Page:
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Some time ago while at secondary school, all of the well-behaved children from my class had the opportunity to go on an exchange trip to Germany while the “disruptive influences” as badly behaved kids were frequently referred to in school reports had to stay in the UK. I was one of the latter, having to take part in what the school named a “compensation course” instead of a trip to Germany. This compensation course included visits to fire stations where we had the opportunity to shoot water at one another, police stations where the teachers probably thought we would finally end up, and once we went to a mental hospital. The reasoning behind this particular trip may have been admirable – teaching young people compassion for their fellow man, but rather than sympathising with the plight of the patients in these hospitals, we found them wacky and made fun of them. Teenagers can be extremely cruel and I was no different.


In May last year, we played our first concert on Skwer Hoovera in Warsaw, not too far away from the President’s Palace where a familiar scene to that which I had seen all those years ago as a teenager revisited me. A woman sat mumbling to herself, a man rubbed wooden beads together and glazed-eyed hypnotised groups chanted slogans. It took me right back to my visit to the mental hospital I’d visited all those years ago. This time though, compassion and understanding was the order of the day, not rejection and ridicule as I decided to reach out to those people using the power of music.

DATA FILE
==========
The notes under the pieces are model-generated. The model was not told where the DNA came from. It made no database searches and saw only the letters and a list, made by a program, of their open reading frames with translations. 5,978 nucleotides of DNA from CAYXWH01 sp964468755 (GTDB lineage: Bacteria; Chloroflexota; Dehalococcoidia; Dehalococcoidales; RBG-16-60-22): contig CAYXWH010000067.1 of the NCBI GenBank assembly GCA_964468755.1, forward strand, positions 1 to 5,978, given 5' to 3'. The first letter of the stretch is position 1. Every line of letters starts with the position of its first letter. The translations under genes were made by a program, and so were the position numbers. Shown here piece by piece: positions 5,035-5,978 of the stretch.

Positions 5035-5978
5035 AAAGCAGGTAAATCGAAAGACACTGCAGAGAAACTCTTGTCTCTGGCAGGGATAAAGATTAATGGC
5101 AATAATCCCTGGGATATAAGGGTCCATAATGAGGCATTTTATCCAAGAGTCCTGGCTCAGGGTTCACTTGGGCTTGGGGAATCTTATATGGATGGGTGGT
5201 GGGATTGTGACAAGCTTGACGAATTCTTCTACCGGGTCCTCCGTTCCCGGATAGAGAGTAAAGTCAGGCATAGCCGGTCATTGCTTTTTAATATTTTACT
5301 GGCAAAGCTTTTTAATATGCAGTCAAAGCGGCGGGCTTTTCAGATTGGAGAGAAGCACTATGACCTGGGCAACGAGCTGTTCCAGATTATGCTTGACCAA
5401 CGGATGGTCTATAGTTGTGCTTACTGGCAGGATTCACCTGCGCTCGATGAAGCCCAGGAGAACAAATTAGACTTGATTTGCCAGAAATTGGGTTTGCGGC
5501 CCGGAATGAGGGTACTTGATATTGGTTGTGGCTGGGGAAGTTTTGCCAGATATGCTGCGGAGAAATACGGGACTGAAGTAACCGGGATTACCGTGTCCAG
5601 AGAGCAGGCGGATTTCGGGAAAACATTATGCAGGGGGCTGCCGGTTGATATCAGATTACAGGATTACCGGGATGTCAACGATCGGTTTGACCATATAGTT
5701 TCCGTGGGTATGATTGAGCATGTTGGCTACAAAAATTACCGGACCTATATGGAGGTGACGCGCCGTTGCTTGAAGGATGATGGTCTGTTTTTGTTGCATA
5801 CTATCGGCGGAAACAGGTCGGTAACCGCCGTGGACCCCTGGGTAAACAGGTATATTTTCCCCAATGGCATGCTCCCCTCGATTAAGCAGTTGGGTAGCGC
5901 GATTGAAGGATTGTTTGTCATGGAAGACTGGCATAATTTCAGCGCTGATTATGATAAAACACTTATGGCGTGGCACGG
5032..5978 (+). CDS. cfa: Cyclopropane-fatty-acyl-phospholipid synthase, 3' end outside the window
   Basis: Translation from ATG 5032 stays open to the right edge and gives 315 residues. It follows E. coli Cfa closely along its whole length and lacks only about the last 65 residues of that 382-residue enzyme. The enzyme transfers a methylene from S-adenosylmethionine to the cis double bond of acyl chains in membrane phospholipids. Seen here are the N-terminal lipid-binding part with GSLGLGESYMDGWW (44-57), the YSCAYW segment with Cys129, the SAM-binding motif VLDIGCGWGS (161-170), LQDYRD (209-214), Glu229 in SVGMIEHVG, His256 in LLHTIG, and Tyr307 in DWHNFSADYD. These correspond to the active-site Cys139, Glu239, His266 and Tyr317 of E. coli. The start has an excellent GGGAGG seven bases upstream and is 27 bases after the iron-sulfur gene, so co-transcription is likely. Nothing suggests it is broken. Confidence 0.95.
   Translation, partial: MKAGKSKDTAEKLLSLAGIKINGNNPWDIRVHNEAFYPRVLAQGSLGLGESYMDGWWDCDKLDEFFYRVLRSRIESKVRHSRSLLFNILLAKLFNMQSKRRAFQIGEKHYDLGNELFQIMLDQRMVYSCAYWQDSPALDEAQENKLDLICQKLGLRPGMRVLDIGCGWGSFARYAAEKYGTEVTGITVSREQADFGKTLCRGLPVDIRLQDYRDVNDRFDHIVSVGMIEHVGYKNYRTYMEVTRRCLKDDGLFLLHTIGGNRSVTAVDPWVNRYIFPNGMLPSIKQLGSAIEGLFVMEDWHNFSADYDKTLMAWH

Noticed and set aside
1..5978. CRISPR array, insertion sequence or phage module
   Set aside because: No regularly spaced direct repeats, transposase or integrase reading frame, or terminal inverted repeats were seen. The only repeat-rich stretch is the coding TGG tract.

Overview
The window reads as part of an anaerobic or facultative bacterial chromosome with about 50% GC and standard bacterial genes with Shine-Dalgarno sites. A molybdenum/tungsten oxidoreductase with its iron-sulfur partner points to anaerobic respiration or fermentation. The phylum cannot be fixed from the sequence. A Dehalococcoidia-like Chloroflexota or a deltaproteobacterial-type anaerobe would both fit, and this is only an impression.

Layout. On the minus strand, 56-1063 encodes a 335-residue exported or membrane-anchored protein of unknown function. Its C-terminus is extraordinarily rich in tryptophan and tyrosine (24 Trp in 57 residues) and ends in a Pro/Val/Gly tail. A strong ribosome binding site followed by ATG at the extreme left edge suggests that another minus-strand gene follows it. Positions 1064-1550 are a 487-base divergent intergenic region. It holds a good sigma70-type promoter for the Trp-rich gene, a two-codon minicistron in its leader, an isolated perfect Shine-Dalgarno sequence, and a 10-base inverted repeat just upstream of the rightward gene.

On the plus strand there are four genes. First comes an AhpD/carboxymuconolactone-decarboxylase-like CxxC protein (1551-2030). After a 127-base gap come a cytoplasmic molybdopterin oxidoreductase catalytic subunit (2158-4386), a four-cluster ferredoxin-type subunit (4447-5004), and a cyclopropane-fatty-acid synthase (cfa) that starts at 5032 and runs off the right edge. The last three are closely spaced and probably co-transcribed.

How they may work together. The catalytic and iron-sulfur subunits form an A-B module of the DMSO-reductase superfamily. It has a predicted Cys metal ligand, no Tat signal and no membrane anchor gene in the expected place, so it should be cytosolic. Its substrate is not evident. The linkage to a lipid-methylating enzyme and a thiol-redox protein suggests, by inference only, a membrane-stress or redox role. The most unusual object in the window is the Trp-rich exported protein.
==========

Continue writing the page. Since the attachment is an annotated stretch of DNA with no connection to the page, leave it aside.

Like a crack actor, I often like conducting some research into a subject matter before writing the song’s lyrics, so shortly after having seen these muttering, slurring demi-humans, I decided to read up on the “Flat Earth Society”, a society that in many ways is similar to religions in that it has no basis in reality and in many people’s eyes is a form of denialism, a rejection of all logic. The bible for true believers in the flat Earth is a 16-page pamphlet issued in 1849 called the Zetetic Astronomy. For true believers this pamphlet offers an explanation into how our world really is, for non-believers it is 16 wasted pieces of paper filled with pure mumbo-jumbo. I could see many parallels between the Zetetic Astronomy and the White Book of the Smolensk Tragedy. If you want to believe, you invariably will and if you don’t want to believe you won’t. 


After extensive research into the subject of conspiracy theories, denialism and the Zetetic Astronomy, I finally wrote the song The Zetetic Astronomers (feat. The Lone Gunman) a song filled with paranoia, suspicion and conspiracy theories where people, like those outside the President’s Palace, will “Believe what they will believe in”. Last week 36% of Polish people opined that Smolensk was an assassination, basing their views on the supposed presence of explosives on board the plane – a supposition without any foundation whatsoever. They chose to simply believe what they would believe in – what they have been taught to believe in.